Work Related Injury Attorney Lists Most Common Injuries

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Any experienced work injury lawyer can easily rattle off the most common types. A work-related injury can happen in any kind of job – not just those involving hard physical labor – but it’s no surprise that some professions carry more risk of bodily harm than others.

Do you need a work injury lawyer? Call Pat Maloney today!

Do you need a work injury lawyer? Call Pat Maloney today!

A few examples of injuries that a work injury lawyer see most often include:


  • Falls
    One of the most common types of workplace injuries, a fall can happen on flat level ground that’s slippery, or from a height such as those encountered by construction workers.
  • Slipping/Tripping
    Even when a slip or a trip doesn’t result in a fall, the gyrations a body goes through to avoid hitting the ground can itself cause injury to joints, muscles, neck and spine, or cuts and bruises.
  • Physical stress and strain
    Heavy and prolonged pulling, pushing, throwing, lifting, and carrying are considered by many researchers to be the number one cause of workplace injury.
  • Machinery accidents
    Workplace injury lawyers often see workers who have had accidents with all kinds of machinery – construction machines and tools, manufacturing lines in a factory, or vehicles.
  • Workplace violence
    Unfortunately, anyone from an office worker to an oil rigger can encounter workplace violence. Conflicts can arise anywhere, anytime, and can abruptly escalate into physical violence—a disagreement over parking space, jealousy over a co-worker’s promotion, or frustration when a worker consistently misplaces others’ tools.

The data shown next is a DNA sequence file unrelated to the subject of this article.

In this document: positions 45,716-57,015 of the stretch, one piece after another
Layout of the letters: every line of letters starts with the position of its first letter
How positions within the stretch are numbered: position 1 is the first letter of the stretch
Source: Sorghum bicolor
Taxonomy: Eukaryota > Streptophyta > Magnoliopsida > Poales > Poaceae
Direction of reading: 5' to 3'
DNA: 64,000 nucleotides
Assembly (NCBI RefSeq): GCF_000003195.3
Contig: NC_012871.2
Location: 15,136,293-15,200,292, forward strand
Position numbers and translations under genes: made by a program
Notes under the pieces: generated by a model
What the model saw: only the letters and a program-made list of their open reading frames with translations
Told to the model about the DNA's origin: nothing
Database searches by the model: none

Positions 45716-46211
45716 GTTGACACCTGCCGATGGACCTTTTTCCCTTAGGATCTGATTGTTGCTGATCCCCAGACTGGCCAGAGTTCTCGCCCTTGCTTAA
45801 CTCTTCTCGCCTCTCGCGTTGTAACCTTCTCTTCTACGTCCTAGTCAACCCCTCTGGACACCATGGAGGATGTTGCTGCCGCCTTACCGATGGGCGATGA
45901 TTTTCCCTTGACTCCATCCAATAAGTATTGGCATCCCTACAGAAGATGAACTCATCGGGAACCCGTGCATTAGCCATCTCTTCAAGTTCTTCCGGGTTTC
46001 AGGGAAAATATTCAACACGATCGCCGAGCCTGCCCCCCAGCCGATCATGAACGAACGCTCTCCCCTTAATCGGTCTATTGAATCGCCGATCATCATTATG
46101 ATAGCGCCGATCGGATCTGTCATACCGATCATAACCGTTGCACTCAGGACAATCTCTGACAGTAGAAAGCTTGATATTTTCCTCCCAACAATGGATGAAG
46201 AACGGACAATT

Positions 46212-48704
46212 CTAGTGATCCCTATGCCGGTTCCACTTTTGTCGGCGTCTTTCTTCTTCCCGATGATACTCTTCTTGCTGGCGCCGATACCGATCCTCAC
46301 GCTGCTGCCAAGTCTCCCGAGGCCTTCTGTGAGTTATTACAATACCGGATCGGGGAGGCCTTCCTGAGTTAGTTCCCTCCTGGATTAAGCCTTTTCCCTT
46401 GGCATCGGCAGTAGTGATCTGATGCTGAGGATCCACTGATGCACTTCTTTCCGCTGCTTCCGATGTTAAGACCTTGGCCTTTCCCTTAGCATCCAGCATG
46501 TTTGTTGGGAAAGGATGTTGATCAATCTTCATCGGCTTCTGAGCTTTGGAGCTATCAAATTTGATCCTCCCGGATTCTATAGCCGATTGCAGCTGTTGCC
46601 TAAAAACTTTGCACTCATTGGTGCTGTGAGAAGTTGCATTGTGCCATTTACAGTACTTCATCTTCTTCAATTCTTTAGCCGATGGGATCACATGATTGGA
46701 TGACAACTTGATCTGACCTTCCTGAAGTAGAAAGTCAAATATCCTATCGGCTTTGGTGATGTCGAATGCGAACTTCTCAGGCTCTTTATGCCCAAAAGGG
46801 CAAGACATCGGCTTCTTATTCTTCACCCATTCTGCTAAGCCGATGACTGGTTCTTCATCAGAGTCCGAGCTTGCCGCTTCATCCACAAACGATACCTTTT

Training = Prevention

Time after time, workplace injury lawyers discover that if a company had properly trained its workers, injuries could have been prevented. For example, on-the-job violence can be averted by teaching conflict resolution and keeping lines of communication open. Ergonomic techniques and tools can prevent repetitive stress and strain. Enforcing a policy that requires workers to keep their work areas clean and tidy can prevent all kinds of falls, collisions, and falling object injuries.


Need a work injury lawyer? We have the training and experience to handle your case. Contact us today!

Common Scaffolding Accidents and How to Avoid Them

According to the Occupational Safety and Health Administration (OSHA), scaffolding accidents account for more than 50 deaths and thousands of injuries per year. The most common types of scaffolding accidents include:


  • Planking or support structure collapse
  • Slipping on a wet or slick surface
  • Getting hit by an unsecured object that falls to the ground
  • Electrocution


Prevention is Key

Employer compliance with OSHA standards could prevent most scaffolding accidents. For example:


  • Falls
    – Use guard rails and fall arrest systems.
  • Scaffold collapse or planking failure
    – Don’t overload the structure with people or equipment
    – Inspect the scaffold frequently to ensure proper construction and stability, particularly at the beginning of a shift and after changes to the scaffolding are made.
  • Falling objects
    – Use temporary barriers to keep workers from walking under a scaffold.
    – Use screens on the scaffold to keep tools and equipment from sliding off.
    – Use a net system under the scaffold to catch objects that might fall.
  • Electrocution
    – Keep the scaffolding a minimum assured distance from power lines.
    – If workers must be on a scaffold near power lines, the power to those lines should be turned off, or a cover installed to keep workers from coming in contact with live lines.


Worker Training and Awareness

Employers must also properly train employees who will be working on or around scaffolding. In particular:


  • Use and maintenance of lifelines and fall arrest systems, such as knowing what is and what is not a stable anchor point.
  • If a scaffolding surface is slick from water or other slippery substance, no one should walk on it until the water or spill is cleaned up.
  • Depending on what kind of scaffolding, lift, or suspension apparatus is being used, more than one type of fall prevention system may be needed. For example, a single-point scaffold requires a guard rail and a lifeline.


If you’ve been hurt on the job in a scaffolding accident, our knowledge could be your lifeline. Contact us today.